By Da’Quan Martin; The Whetstone
Many Greeks at Wesley College said the once prominent Greek organizations are rapidly declining because of fewer students and the feeling that the organizations are outdated.
The “Greek atmosphere” is not the same and people are tired of them on campus, said senior Kelvin Laoesbikan, vice president of the Alpha Alpha Psi Chapter of Phi Beta Sigma Fraternity.
“The climate of Greeks has died out,” he said. “Greeks were at the top of the pillar from 2015 to 2017. But now with fewer students for recruitment and people not showing up to events, that hurts us.”
Laoesbikan said the lack of variety of Greek organizations is a factor.
“People are tired of seeing the same Greeks,” he said. “If there were more on campus, we would be in better shape.”
Senior Kierra Whitaker, president of Omega Omicron chapter of Zeta Phi Beta Sorority, said that since it’s already hard to get people to come out to events, and more people keep leaving the school, it’s hard to keep the Greeks going.
“The Greeks have declined tremendously,” she said. “I became Greek in the spring semester of 2017, and there were a lot of Greek organizations on campus. “Now, it’s only a handful. Since people don’t come out, it is a struggle to get new members.”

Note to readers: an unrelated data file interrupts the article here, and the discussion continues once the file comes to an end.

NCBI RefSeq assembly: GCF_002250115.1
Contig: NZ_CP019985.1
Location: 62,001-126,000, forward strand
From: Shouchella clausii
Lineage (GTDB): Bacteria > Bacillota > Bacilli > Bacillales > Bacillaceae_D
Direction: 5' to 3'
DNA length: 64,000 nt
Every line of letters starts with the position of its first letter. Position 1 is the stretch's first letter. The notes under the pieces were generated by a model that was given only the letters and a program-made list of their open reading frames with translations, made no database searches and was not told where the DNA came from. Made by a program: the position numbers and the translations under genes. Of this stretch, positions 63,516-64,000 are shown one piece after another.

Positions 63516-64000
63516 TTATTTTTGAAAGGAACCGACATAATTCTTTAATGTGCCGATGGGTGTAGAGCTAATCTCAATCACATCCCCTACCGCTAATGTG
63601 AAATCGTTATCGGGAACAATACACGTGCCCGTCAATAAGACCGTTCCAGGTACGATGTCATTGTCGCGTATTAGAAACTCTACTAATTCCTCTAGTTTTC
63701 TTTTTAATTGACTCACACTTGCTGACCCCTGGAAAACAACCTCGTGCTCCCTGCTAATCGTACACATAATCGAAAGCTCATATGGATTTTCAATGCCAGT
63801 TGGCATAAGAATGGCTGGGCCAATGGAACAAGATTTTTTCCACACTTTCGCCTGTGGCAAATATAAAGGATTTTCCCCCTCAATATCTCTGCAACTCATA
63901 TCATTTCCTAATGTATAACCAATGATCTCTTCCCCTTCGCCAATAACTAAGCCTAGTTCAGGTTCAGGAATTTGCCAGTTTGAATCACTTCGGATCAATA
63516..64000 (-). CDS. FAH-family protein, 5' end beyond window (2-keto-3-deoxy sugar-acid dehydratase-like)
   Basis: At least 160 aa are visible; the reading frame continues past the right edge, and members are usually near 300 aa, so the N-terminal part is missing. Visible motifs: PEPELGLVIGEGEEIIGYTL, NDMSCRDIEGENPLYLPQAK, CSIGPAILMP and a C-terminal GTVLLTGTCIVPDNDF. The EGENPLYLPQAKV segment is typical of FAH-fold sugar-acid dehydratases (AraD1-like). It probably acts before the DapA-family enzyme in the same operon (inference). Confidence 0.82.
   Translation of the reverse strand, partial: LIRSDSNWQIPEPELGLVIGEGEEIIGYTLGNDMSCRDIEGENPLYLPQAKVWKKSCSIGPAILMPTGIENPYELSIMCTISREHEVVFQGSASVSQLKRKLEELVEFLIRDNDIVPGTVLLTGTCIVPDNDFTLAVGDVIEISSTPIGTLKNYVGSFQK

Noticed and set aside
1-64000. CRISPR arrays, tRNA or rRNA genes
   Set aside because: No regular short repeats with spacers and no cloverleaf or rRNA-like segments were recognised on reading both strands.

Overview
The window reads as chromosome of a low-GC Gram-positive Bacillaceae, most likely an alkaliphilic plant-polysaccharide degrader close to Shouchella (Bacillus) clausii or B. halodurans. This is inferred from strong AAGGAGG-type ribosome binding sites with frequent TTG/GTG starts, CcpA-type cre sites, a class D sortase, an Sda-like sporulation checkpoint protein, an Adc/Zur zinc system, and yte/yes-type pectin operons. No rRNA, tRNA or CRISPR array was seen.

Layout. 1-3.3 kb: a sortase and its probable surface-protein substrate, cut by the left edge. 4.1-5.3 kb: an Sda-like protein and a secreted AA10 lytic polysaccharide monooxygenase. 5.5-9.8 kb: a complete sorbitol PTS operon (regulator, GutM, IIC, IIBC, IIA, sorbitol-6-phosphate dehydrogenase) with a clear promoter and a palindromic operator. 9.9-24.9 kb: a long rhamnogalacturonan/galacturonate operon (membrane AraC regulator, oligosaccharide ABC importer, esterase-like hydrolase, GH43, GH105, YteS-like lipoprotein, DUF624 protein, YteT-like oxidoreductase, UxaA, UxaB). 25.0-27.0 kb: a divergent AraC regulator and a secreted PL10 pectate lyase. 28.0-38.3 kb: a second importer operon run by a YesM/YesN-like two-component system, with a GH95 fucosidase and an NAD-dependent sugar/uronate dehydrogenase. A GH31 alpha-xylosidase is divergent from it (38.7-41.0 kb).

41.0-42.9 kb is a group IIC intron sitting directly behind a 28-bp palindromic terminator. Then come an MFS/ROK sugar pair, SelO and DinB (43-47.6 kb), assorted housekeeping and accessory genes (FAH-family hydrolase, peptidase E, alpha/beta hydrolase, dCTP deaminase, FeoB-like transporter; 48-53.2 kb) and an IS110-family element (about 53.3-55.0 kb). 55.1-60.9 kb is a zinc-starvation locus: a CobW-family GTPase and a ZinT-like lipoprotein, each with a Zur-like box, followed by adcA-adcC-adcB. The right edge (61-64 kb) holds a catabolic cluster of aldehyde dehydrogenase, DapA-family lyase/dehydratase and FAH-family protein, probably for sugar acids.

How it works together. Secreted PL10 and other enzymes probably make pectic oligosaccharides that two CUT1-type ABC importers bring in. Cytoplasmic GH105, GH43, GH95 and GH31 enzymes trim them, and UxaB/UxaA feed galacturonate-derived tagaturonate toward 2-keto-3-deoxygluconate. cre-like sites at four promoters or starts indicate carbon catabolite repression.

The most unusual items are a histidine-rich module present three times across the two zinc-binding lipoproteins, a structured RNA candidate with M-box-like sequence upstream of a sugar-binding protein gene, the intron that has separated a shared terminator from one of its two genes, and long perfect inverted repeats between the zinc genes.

Greek Union adviser Quameshia Callwood, said the organizations have a bright future and could improve recruitment by simply planning ahead.
“Turning in paperwork on time, doing community service, and simply do what has been asked of them by the administration they report to,” she said. “With recruitment they have to be mindful of their images. As student leaders on campus continue to show leadership qualities” she said.
Even with the decline in population, the Greeks still spread positive messages on campus and leadership and what it is to be Greek, said senior Rex Chege, a member of Phi Beta Sigma Fraternity,
“We have done a much better job on educating people what Greek is,” he said. “More people have a better understanding that it is not about partying. It’s a business and a lifelong investment. It’s not about the individual. It’s about what the individual can do for the organization and the community.”